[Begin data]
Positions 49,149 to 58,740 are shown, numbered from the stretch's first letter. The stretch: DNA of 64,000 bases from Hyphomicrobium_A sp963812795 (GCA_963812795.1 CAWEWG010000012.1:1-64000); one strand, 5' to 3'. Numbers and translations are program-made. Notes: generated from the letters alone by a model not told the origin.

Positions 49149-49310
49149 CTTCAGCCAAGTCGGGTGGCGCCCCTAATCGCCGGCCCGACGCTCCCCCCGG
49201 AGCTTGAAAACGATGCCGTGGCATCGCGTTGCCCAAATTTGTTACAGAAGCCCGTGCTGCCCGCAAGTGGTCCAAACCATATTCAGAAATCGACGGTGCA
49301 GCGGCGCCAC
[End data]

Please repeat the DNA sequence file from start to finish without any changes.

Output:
Positions 49,149 to 58,740 are shown, numbered from the stretch's first letter. The stretch: DNA of 64,000 bases from Hyphomicrobium_A sp963812795 (GCA_963812795.1 CAWEWG010000012.1:1-64000); one strand, 5' to 3'. Numbers and translations are program-made. Notes: generated from the letters alone by a model not told the origin.

Positions 49149-49310
49149 CTTCAGCCAAGTCGGGTGGCGCCCCTAATCGCCGGCCCGACGCTCCCCCCGG
49201 AGCTTGAAAACGATGCCGTGGCATCGCGTTGCCCAAATTTGTTACAGAAGCCCGTGCTGCCCGCAAGTGGTCCAAACCATATTCAGAAATCGACGGTGCA
49301 GCGGCGCCAC